According to the World Bank, Thailand has transitioned from a low-income nation to a high-income nation within one generation. This rapid development comes from sustained economic growth. Thailand’s economy grew at an annual rate of 7.5% from 1960 to 1996, and at a rate of 5% from 1999 to 2005, following the Asian financial crisis. This growing economy draws attention from businesses looking to expand internationally. When they do expand into Thailand, employers frequently send expat employees to the country to manage the new venture, which means these your expats will need a Thailand visa. Here’s what you need to know about their visa requirements.
Who Needs a Thailand Visa?
Not all people who travel to Thailand need to apply for a visa before entering. Thailand has many bilateral agreements with foreign governments that allow their citizens to be visa-exempt. Upon arrival in the country, they will receive a visa-exempt stamp. A visa-exempt stamp allows someone to stay in Thailand for up to 30 days.
Here are the kinds of visas you might need if you intend to send an employee to Thailand:
- Non-immigrant B visa, sometimes called a “Work Visa”
- Non-immigrant IB visa, for business or investment
- Non-immigrant B-A visa, for a partnership with a Thai company
- Non-immigrant O visa, a “spouse visa”
- Non-immigrant M visa, for journalists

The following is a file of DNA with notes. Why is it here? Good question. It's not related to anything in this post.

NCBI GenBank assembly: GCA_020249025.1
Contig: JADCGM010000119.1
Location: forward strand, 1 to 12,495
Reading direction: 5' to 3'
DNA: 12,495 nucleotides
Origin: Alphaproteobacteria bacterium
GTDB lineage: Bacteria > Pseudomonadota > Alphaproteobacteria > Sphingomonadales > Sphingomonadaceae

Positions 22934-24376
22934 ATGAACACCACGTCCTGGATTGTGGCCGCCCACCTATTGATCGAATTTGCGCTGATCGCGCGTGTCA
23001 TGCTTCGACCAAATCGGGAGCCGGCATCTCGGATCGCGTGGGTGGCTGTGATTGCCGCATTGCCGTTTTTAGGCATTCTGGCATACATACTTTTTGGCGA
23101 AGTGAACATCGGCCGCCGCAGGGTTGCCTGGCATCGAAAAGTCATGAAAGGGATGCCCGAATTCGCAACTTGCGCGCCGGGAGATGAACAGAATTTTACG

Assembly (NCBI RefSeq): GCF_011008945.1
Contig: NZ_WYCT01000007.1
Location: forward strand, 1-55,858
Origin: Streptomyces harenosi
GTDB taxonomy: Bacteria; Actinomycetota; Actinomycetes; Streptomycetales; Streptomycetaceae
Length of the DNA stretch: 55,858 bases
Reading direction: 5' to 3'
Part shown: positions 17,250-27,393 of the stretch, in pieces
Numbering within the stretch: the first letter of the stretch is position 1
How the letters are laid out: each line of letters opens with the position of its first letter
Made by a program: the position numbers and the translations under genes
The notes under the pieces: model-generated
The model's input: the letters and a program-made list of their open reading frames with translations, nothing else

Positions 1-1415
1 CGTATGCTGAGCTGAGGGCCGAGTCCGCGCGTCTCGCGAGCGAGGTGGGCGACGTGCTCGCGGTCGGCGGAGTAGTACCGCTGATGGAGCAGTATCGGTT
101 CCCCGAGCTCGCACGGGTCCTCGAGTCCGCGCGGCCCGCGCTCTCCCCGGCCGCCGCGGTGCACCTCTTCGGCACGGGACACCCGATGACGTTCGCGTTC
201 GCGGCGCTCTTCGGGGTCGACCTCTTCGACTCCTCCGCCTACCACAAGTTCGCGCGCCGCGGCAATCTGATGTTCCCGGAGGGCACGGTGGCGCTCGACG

- Non-immigrant ED visa, for education, seminars, training, or attending a conference
While each of these visas are an official program of the Thai government, most consulates will issue a “B” visa instead of “IB” or “B-A” visas.
How to Obtain a “B” Visa
The employer applies for a “B” visa for the employee. After establishing a business presence in Thailand you would apply for a “B” visa at the nearest Thai consulate. Along with the standard identification, application, and photographs, the applicant must provide:
- Evidence of adequate finances (20,000 baht per person or 40,000 baht per family)
- Letter of Approval from the Ministry of Labour
- Copy of Work Permit issued by the Ministry of Labour, if the applicant has previously worked in Thailand
- Corporate documents for the hiring entity such as a business registration and license, list of shareholders, company profile, description of business operation, list of foreign workers, map with company location, balance sheet and other documents, and value-added tax registration
The “B” visa only grants a temporary stay of 90 days. To extend the visa for up to one year, you can access the Immigration Bureau and apply for an extension of stay.
Obtaining a Work Permit
Your employee won’t be able to work in Thailand with just a “B” visa. After entering the country, he or she will need to apply for a work permit. The employer applies for the work permit on behalf of the employee, and these documents will be the documents needed:
- The completed paperwork for the “B” visa
- University diploma or another educational certificate
- Certificate of Employment and Clearance from the previous employer showing employment history and a release of liability
- A CV outlining the applicant’s employment history
The initial work permit is a temporary permit, and the employee would have to apply for an extension at the same time as applying for a visa extension.
To quickly onboard employees in Thailand and reduce risk, many companies partner with Velocity Global. Our Global Immigration and global Employer of Record solutions enable you to hire and pay your talent in over 185 countries while staying compliant with foreign immigration regulations.
Get in touch with our team to learn more.